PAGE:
Measurement 101: Choosing the Right Graph
Internal communication professionals are increasingly turning their attention to measurement. This is key to earning a seat at the table, tracking results, and creating strategies that deliver on business objectives. But data and analytics sometimes are a bit out of our comfort zones. So, in this blog our goal is to start by reviewing a few common types of graphs and when to use them. For a more in-depth explanation check out storytellingwithdata.com/chart-guide.
This chart type is best used to illustrate changes over time or to compare how several things change over time in relation to one another.
You’ll use line charts to show trends over time. So, for example, you would use line graphs to show app or newsletter opens over time. Or you can use this to show average video view duration over time. And this is a great visual to see if new or modified tactics are paying off.
But be sure not to use a line graph for comparing parts to the whole, displaying quantities of things (that’s what bar charts are for!), or if change over time has nothing to do with what you are trying to visually represent.
There are many types of bar charts. This chart variety is used to graph categorical data or data sorted into groups for comparison. The classic vertical bar chart likely is the most familiar to you. And a horizontal bar chart is very useful when you have longer category names. But you can also use stacked bar charts that are used to illustrate the parts or components of a given category and compare the categories.
As an internal comms pro, a few examples of how you might use bar charts include:
- To visualize results to Likert Scale and multiple choice survey questions that you want to share back to leadership.
- To visualize who attended your most recent town hall based on job title, location, department, etc.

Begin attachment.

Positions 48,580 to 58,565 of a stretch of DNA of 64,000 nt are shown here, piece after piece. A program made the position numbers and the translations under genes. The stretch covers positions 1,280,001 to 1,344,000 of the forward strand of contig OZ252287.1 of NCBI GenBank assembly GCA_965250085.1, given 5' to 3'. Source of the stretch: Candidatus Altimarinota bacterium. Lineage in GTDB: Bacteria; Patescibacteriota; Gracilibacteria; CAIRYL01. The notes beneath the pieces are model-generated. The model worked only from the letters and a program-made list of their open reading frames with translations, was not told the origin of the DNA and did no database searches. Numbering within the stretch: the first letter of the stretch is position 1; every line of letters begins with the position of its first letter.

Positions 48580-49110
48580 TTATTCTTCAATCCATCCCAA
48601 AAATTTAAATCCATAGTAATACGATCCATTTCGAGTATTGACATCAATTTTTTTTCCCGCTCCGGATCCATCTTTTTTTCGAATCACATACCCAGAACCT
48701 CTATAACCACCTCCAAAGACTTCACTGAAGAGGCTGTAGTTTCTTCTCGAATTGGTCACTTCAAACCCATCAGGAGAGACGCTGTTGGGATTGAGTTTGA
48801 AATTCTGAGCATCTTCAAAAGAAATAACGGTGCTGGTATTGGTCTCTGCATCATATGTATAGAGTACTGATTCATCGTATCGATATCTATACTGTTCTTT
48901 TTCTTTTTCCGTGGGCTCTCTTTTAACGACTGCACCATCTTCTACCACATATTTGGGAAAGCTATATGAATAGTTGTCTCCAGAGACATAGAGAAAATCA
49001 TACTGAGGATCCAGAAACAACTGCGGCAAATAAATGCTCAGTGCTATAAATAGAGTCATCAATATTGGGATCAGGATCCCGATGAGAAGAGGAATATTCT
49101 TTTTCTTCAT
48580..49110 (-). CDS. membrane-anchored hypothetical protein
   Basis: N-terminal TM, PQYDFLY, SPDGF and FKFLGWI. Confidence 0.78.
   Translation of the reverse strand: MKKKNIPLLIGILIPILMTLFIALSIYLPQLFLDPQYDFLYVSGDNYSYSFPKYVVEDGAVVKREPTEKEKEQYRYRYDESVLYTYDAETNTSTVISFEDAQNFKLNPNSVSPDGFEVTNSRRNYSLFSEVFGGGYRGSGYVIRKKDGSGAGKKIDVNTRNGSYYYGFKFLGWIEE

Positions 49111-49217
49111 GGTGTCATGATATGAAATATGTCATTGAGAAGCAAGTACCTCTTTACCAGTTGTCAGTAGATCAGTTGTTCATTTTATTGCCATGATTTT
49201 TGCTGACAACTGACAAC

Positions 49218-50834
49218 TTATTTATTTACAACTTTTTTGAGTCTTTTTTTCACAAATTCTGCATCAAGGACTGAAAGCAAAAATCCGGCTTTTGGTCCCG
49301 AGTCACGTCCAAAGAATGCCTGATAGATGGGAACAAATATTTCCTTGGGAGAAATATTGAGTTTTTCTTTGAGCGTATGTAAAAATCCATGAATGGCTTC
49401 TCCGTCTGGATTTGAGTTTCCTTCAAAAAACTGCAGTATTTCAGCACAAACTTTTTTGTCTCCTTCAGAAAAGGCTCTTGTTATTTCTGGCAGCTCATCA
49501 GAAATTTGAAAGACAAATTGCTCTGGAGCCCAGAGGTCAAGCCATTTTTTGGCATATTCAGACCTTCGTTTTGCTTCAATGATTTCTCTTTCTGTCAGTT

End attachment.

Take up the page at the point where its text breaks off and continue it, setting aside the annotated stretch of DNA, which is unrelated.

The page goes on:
This chart type is a special type of line graph where you fill in the region between the line and the x-axis with a solid color to impact how we perceive the data. Note that you can show positive and negative data—some area charts go below the x-axis to show the fall in your data set. Unlike your regular line graph, these show part-to-whole relationships over time.
You might use area graphs to show a trend over time (like line graphs) but also what makes up that total. So for instance, you might want to show content opens over time, but you also want to illustrate what types of content make up the total opens. This would let you show, for example, how your podcast, videos, and PDF/Text based content perform in relation to one another over time.
This chart type is very often misused. They are used to express a part-to-whole relationship. Period. But unfortunately, they are sometimes used to compare data. But it is very difficult to compare two separate pie charts side-by-side. So, keep that in mind.
But also remember that sometimes pie charts are used and the slices aren’t different enough in size. So this is really great to show when one part is relatively small or big compared to everything else.
Pie charts can also be used to represent survey answers, especially when there is a clear top or bottom answer.
Of course there are MANY more chart varieties than this. But it can get overwhelming, so we have picked out some of the most common ones. Once you have selected the right graph, you’re ready to start telling the story in your data. For more measurement tips, consult our FREE definitive guide to measurement and analytics made in partnership with our friends at Brilliant Ink.